Players have received a $5,000 grant from the VBS Foundation for
workshops for potential actors, current actors, and those interested in
community theater management. The Foundation gives grants in memory of a
late family member who was very involved in the all kinds of performing
arts. One family member has acted on our stage, and it was her
idea in 2010 to ask us if we were interested in applying for a
grant. Our first workshop in February 2015 will be a gift to the
Daughters of the National Charity League for all the volunteer help they
have given the Players. The title of this workshop will be "On
Stage/Back Stage," covering acting techniques and an overview of the
off-stage roles required for a play or musical.
NO SMALL ACTOR Imagine On the Waterfront without Karl Malden, Rocky without Burgess Meredith, or Goodfellas
without Joe Pesci. Character actors--you really can't tell a story
without them. It's the same on stage. As the adage goes, "there are no
small parts, only small actors." Ed
Bernard of The Concord Players has never been a small actor. Not even
when he split the part of Dr. Doolittle with Joe Dworetsky in the third
grade. Only half a part, but a big performance. He didn't find himself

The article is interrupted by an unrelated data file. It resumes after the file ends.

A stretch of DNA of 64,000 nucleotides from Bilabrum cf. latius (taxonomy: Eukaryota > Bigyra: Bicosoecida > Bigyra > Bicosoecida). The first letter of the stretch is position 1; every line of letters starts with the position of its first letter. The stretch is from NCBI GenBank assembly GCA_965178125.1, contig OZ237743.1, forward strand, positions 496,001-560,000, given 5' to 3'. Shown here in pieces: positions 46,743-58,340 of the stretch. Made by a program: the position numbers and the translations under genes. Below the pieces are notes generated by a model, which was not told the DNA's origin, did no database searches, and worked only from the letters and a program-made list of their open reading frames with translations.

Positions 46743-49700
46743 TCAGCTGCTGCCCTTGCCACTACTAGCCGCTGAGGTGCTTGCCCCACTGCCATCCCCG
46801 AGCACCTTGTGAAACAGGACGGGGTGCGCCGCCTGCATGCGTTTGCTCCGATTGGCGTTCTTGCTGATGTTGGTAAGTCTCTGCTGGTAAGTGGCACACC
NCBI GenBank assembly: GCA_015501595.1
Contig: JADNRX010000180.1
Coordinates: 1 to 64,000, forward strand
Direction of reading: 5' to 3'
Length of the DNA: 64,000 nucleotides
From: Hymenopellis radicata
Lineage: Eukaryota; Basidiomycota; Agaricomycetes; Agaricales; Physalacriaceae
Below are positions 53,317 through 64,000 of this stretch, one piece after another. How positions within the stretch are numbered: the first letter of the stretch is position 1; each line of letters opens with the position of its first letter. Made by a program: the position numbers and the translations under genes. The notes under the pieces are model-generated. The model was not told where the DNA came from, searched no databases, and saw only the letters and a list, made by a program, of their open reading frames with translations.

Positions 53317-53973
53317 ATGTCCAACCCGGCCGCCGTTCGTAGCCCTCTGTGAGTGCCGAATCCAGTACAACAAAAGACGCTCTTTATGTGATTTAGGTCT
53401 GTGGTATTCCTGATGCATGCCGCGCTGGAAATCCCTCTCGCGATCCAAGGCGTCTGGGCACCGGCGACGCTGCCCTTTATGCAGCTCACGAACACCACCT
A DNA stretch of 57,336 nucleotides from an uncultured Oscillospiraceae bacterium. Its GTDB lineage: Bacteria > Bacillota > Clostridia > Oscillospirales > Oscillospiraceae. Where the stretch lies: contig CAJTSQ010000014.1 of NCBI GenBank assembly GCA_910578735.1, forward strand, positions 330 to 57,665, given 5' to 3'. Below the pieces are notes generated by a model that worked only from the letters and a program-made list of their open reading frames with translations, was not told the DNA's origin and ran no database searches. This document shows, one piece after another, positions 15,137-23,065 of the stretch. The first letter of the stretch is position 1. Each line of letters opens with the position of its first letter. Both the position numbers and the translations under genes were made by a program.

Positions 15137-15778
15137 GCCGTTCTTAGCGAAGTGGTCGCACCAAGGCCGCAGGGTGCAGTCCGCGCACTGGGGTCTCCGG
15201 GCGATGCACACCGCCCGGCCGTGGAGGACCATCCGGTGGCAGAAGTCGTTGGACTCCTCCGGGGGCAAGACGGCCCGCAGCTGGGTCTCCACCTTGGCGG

on the boards again until well after college, but this time it was for a
whole part, the Narrator in the stage adaptation of A Christmas Story.
The script was so long it took him 90 minutes just to recite his lines
after he memorized them. The performance bug bit him, and since then
he's been bringing character to a number of shows in Concord and
throughout the region. Ed played four, count 'em, four roles in The Concord Players production of The Man Who Came to Dinner
a few years back, including a hyperactive, overwrought radio producer;
definitely playing against type for the affable, laid-back Ed. He brings
the necessary flexibility to playing character parts, too. "Can you
dance, Ed"? No. "Ok, then, here's what you do, move from one foot to the
other and rock back and forth while holding your hand in the air." Of